Japan core inflation set to accelerate, keeping BOJ on track for more rate hikes

By Thomson Reuters Jun 14, 2024 | 12:14 AM

By Tetsushi Kajimoto

TOKYO (Reuters) – Japan’s nationwide core consumer inflation likely accelerated to 2.6% year-on-year in May from 2.2% in the previous month, a Reuters poll of 18 economists showed on Friday, keeping the central bank on track to raise interest rates further in coming months.

While the core consumer price index (CPI), which excludes fresh food, is set have received a boost from an increase in renewable energy levy, some analysts expect a slight slowdown in the so-called narrower core-core inflation excluding fresh food and energy.

The core inflation has not fallen below the Bank of Japan’s (BOJ) 2% target for more than two years.

“As passing on costs of a weak yen and commodity inflation run their course, and as the renewable energy factor fades away, the trend inflation would slow down slightly,” said Atsushi Takeda, chief economist at Itochu Economic Research Institute. “Still, we don’t expect inflation to undershoot the BOJ’s 2% target, due to home-made inflation stemming from wage hikes and rises in service prices.”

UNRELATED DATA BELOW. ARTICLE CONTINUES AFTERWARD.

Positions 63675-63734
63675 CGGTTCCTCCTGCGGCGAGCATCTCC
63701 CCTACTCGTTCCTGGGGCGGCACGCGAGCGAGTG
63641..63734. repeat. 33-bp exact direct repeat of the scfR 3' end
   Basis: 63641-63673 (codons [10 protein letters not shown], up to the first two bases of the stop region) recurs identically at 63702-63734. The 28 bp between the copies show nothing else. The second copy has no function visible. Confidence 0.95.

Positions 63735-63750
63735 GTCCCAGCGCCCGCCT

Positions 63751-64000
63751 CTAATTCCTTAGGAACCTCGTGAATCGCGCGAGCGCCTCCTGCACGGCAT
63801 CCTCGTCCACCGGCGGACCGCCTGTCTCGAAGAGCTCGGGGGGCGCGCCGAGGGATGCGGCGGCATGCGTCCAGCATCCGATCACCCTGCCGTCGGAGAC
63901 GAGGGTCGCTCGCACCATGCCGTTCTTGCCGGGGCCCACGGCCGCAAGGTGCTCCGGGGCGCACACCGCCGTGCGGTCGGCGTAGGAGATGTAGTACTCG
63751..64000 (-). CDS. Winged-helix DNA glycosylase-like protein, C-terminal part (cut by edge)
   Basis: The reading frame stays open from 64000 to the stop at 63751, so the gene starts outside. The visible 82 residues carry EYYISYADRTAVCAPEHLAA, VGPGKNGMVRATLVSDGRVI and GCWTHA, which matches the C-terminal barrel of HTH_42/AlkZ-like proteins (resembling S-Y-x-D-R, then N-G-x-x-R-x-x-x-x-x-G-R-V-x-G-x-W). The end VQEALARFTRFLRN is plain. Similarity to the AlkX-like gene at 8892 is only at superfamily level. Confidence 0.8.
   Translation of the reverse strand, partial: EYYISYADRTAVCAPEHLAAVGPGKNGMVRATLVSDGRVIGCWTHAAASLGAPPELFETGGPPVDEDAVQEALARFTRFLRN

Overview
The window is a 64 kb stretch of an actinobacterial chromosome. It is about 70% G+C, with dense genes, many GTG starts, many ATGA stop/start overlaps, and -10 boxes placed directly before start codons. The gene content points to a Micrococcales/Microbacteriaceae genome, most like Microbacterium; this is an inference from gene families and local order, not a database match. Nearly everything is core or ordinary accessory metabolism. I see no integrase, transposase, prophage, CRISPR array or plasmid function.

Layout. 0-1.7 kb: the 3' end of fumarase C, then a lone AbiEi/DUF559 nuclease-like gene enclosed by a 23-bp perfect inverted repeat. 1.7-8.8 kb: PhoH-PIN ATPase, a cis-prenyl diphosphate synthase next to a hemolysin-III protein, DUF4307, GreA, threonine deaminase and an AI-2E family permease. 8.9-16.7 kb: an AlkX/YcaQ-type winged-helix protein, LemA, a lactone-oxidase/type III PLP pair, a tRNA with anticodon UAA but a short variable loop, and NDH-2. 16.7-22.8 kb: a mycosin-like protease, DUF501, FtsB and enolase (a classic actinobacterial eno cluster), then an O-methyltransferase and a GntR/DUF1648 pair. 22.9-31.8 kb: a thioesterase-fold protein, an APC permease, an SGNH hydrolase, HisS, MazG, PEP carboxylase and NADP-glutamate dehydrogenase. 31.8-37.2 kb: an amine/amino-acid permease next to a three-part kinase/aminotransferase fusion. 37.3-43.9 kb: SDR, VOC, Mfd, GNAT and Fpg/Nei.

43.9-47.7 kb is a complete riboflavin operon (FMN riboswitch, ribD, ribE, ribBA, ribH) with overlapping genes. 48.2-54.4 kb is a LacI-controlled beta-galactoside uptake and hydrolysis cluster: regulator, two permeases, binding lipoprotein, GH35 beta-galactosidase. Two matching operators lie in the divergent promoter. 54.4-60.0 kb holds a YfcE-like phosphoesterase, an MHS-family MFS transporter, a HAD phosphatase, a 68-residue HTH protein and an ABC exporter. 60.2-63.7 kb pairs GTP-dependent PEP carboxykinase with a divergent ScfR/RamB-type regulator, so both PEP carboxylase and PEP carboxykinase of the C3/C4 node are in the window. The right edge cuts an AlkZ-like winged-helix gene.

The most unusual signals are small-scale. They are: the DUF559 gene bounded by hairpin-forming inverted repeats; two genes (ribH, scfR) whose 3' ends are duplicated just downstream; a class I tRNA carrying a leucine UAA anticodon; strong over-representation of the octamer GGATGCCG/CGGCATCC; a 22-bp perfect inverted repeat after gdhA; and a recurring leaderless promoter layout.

“As such, the BOJ is on track towards normalising monetary policy, and I expect it to raise interest rates in September.”

The BOJ decided on Friday to start trimming its huge bond purchases and said it will announce a detailed plan next month on reducing its nearly $5 trillion balance sheet, taking another step toward retreating from its massive monetary stimulus.

The CPI data will be published by the internal affairs and communications ministry at 8:30 a.m. June 21/2330 GMT June 20.

Separate data by the Ministry of Finance (MOF) is forecast to show Japan’s exports rose 13.0% year-on-year in May, while imports also probably grew 10.4%, which would leave the trade balance in a deficit of 1.31 trillion yen ($8.34 billion).

“While the global economy remains in low growth mode, exports strengthened the increasing trend from a year earlier,” said Takeshi Minami, chief economist at Norinchukin Research Institute. “However, this was due to rising export prices caused by a weak yen. In terms of volume, exports probably struggled to accelerate.”

In a further worrying sign of slowdown in business investment, core machinery orders, leading yet volatile indicator of capital spending in the coming six to nine months, were expected to fall 3.1% in April from the previous month – the first decline in three months.

Cabinet Office data out on Monday 8:50 a.m./2350 GMT Sunday also will likely show core orders fell 0.1% year-on-year in April.

($1 = 157.1200 yen)

(Reporting by Tetsushi Kajimoto; Editing by Shri Navaratnam)